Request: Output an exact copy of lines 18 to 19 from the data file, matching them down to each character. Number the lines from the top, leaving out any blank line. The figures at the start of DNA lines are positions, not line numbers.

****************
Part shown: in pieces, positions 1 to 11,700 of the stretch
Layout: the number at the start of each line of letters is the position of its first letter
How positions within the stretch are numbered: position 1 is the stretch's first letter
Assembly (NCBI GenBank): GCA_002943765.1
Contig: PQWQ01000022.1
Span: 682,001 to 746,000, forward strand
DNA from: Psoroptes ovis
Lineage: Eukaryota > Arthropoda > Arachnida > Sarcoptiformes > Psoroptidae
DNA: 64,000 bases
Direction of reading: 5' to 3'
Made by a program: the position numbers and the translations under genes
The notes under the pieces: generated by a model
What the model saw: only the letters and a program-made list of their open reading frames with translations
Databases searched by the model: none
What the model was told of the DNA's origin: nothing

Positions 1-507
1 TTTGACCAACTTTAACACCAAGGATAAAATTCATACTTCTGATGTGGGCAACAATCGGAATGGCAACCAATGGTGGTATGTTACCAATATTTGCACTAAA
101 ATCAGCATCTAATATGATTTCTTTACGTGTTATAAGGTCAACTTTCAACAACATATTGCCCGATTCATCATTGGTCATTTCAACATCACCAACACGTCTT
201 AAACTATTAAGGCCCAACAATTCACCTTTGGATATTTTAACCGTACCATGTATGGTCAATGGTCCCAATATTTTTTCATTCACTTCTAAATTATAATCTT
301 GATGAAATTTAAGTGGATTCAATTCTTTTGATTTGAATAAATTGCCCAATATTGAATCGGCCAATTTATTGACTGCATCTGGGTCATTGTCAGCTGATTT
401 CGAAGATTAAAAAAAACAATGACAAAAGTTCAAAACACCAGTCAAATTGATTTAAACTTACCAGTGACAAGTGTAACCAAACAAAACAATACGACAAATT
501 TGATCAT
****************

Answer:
101 ATCAGCATCTAATATGATTTCTTTACGTGTTATAAGGTCAACTTTCAACAACATATTGCCCGATTCATCATTGGTCATTTCAACATCACCAACACGTCTT
201 AAACTATTAAGGCCCAACAATTCACCTTTGGATATTTTAACCGTACCATGTATGGTCAATGGTCCCAATATTTTTTCATTCACTTCTAAATTATAATCTT